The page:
Aardvarks are the only living member of
the order Tubulidentata and last survivor of
a group of primitive ungulates.
The word aardvark means "earth pig." They have a short neck connected to a
large, almost hairless body with a strongly arched
back. Head and body length is approximately 1.2m and
a tail length of 0.5m. The legs are short, the hind legs longer than
the front ones. The head is elongated, with a long,
narrow snout and nostrils that can be sealed. The
long, tubular ears are normally held upright but can
be folded and closed. The short but muscular tail is
cone-shaped and tapers to a point. The thick claws
on the forefeet are well adapted for digging.
Aardvarks are endemic to Africa and are found in all regions
south of the Sahara, from dry
savannah to rain forest, where there are sufficient
termites for food, access to water and sandy or clay
Aardvarks feed on ants and termites, and can
consume about 50,000 insects in a night! Using their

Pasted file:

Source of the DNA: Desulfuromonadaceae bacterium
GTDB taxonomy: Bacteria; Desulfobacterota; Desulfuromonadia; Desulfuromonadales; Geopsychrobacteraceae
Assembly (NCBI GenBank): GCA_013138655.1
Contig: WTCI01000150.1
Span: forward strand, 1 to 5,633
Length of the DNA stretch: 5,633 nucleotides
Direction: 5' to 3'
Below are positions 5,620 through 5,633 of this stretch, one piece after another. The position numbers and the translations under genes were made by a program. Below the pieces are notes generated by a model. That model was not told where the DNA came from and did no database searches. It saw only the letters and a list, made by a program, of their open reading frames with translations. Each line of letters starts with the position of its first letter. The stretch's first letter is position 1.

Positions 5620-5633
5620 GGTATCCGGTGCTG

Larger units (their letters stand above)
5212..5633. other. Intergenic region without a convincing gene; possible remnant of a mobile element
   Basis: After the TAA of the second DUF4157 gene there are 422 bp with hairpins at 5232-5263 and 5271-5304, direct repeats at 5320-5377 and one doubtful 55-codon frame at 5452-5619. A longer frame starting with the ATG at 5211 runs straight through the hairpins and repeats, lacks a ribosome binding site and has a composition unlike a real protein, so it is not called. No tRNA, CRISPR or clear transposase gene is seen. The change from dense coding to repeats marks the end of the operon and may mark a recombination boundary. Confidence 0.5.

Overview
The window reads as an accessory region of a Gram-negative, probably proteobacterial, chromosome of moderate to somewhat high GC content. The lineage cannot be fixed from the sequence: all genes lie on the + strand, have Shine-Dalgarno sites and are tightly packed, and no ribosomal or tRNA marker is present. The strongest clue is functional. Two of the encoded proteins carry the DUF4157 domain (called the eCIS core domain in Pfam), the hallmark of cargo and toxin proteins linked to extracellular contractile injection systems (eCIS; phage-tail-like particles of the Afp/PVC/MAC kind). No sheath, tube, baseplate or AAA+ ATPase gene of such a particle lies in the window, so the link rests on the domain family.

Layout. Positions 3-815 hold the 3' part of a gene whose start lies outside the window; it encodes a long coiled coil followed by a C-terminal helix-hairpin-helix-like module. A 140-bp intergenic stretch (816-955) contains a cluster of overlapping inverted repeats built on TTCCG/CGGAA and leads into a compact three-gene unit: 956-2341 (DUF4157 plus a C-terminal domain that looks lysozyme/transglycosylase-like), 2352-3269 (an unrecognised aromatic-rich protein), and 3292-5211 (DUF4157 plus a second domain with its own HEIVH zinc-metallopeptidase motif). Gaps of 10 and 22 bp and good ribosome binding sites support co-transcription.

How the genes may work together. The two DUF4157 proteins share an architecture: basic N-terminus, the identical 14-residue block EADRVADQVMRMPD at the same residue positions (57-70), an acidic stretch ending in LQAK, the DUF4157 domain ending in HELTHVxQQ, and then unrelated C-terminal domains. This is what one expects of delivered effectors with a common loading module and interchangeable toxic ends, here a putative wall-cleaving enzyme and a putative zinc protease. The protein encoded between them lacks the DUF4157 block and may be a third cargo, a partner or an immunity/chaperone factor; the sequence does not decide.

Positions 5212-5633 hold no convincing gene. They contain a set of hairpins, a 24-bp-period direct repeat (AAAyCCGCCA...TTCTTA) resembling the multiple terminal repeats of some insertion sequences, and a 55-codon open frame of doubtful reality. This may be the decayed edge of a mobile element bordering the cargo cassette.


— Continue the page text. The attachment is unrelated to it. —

strong front limbs, they break into the insects'
nests. They can fold their ears back and they have a
profusion of nasal hairs to keep out the dust while
Although they have poor eyesight, they
have acute hearing, and a good sense of
smell - which helps them to locate their
prey. The ants and termites are lapped up by
the tongue and swallowed whole.
Aardvarks are mostly solitary and nocturnal, but
sometimes will come out during the day to sun
themselves. When aardvarks sleep, they block the
entrance to their burrow, leaving only a very small
opening at the top, and curl into a tight ball.
pursued, an aardvark will furiously dig itself a
hole, and when attacked, may roll onto its back and
defend itself with its large claws or use its thick
tail to somersault away from its attackers.
Aardvarks give birth to a single young after a
gestation period of 7 months. The young
weigh about 2kg at birth. It ventures out of
the burrow at about 2 weeks of age but will
stay with its mother for at least 6 months.